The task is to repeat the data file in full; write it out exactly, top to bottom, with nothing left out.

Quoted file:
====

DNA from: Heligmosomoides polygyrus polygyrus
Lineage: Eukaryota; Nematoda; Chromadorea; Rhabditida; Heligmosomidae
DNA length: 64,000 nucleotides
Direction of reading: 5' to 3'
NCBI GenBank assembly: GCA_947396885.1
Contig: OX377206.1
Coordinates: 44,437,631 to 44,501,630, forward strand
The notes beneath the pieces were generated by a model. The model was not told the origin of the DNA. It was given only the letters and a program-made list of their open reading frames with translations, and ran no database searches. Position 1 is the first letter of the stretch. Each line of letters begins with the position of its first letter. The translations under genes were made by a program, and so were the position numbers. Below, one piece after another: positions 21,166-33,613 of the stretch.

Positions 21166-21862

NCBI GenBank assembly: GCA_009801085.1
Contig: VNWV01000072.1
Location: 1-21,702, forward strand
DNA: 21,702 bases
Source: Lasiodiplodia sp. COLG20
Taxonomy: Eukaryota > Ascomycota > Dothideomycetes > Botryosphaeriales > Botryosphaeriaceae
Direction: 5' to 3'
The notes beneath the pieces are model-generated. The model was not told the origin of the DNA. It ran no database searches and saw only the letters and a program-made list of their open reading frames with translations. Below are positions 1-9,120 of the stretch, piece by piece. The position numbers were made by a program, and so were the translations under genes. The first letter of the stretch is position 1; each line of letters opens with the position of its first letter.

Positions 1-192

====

DNA from: Heligmosomoides polygyrus polygyrus
Lineage: Eukaryota; Nematoda; Chromadorea; Rhabditida; Heligmosomidae
DNA length: 64,000 nucleotides
Direction of reading: 5' to 3'
NCBI GenBank assembly: GCA_947396885.1
Contig: OX377206.1
Coordinates: 44,437,631 to 44,501,630, forward strand
The notes beneath the pieces were generated by a model. The model was not told the origin of the DNA. It was given only the letters and a program-made list of their open reading frames with translations, and ran no database searches. Position 1 is the first letter of the stretch. Each line of letters begins with the position of its first letter. The translations under genes were made by a program, and so were the position numbers. Below, one piece after another: positions 21,166-33,613 of the stretch.

Positions 21166-21862

NCBI GenBank assembly: GCA_009801085.1
Contig: VNWV01000072.1
Location: 1-21,702, forward strand
DNA: 21,702 bases
Source: Lasiodiplodia sp. COLG20
Taxonomy: Eukaryota > Ascomycota > Dothideomycetes > Botryosphaeriales > Botryosphaeriaceae
Direction: 5' to 3'
The notes beneath the pieces are model-generated. The model was not told the origin of the DNA. It ran no database searches and saw only the letters and a program-made list of their open reading frames with translations. Below are positions 1-9,120 of the stretch, piece by piece. The position numbers were made by a program, and so were the translations under genes. The first letter of the stretch is position 1; each line of letters opens with the position of its first letter.

Positions 1-192